FOR GRADUATE STUDENTS ONLY: Students can expect to read widely and deeply in primary sources and in relevant secondary literature and should have the ability to conduct research in at least one of the following languages: Latin, Spanish, Italian, French, Catalan, or Portuguese. 


                                    M 4:30pm-7:00pm

                                    DR. KARL GUNTHER

HIS 702 61               RESEARCH SEMINAR II

                                    W 9:30AM-12:00AM

                                    DR. GUIDO RUGGIERO

HIS 721 41                 HISTORIOGRAPHY


                                    DR. KARL GUNTHER


                                    R 9:30AM-12:00PM

                                    DR. EDUARDO ELENA

HIS 810 01                 MASTER’S THESIS

The student working on his/her master’s thesis enrolls for credit, in most departments not to exceed six, as determined by his/her advisor.  Credit is not awarded until the thesis has been accepted.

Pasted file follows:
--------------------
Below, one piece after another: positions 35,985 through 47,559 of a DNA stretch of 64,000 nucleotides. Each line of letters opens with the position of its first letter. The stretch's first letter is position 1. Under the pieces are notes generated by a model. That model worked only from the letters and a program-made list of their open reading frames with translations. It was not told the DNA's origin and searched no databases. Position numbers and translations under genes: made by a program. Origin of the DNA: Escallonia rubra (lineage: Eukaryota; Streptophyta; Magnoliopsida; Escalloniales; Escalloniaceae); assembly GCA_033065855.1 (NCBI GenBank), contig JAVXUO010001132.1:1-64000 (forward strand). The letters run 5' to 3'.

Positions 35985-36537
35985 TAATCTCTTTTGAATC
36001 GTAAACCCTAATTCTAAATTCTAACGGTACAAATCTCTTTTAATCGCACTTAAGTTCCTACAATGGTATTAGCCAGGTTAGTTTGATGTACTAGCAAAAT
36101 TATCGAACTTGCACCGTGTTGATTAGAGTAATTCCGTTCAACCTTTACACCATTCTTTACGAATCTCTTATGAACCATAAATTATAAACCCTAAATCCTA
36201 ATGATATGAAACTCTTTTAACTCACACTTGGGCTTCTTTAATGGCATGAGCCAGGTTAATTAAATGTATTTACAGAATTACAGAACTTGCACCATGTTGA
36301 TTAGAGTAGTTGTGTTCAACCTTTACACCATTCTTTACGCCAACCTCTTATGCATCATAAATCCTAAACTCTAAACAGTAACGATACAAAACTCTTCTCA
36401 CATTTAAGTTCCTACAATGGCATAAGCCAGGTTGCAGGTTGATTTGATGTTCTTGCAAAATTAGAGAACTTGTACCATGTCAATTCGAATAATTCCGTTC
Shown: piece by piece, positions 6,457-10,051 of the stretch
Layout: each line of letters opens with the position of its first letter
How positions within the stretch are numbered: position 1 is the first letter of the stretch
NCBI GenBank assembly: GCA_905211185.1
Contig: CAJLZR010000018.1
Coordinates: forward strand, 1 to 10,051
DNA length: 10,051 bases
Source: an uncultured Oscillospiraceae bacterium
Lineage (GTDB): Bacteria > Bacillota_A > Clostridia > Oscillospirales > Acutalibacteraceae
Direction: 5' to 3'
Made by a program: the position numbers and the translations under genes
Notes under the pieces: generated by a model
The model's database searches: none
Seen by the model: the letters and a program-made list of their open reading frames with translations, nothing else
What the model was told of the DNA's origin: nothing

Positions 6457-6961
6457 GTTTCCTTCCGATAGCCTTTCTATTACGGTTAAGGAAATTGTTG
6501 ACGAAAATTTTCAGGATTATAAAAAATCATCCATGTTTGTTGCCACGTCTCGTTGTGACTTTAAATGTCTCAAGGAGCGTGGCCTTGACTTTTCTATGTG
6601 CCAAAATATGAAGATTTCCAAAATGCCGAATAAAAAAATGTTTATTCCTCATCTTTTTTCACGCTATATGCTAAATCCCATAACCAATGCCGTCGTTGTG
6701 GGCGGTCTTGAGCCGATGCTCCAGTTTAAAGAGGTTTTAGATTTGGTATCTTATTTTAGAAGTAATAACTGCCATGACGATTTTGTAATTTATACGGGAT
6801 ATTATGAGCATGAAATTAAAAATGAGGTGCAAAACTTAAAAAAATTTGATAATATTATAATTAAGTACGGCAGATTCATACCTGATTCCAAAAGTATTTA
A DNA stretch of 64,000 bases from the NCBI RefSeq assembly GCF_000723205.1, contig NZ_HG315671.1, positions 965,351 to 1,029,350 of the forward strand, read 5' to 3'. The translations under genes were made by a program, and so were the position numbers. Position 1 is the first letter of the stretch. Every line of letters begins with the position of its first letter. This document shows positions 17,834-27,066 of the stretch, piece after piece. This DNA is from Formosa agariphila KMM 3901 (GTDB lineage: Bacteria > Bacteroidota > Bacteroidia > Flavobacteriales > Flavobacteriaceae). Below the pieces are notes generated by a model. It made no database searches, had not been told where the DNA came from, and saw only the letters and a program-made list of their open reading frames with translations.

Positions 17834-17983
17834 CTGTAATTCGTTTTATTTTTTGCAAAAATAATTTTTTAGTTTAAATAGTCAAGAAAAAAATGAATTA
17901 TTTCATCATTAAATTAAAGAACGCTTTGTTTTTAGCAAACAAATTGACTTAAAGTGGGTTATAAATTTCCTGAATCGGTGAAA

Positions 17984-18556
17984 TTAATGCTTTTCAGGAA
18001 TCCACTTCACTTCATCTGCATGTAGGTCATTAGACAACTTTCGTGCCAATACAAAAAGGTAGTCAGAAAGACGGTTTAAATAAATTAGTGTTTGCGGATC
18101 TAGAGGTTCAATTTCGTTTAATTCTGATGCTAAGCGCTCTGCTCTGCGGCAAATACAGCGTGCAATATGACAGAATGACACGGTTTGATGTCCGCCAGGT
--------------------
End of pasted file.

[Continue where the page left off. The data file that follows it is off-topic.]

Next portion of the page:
HIS 825 01                 MASTER’S STUDY

To establish residence for non-thesis master’s students who are preparing for major examinations.  Credit not granted.  Regarded as full time residence.                  

HIS 830 01                 DOCTORAL DISSERTATION

Required of all candidates for the Ph.D.  The student will enroll for credit as determined by his/her advisor, but for not less than a total of 12 hours.  Up to 12 hours may be taken in a regular semester, but not more than six in a summer session.

HIS 840 01                 POST CAND DOC DISS

HIS 850 01                 RESEARCH IN RESIDENCE

Use to establish research in residence for the Ph.D. after the student has been enrolled for the permissible cumulative total in appropriate doctoral research.  Credit not granted.  May be regarded as full-time residence as determined by the Dean of the Graduate School.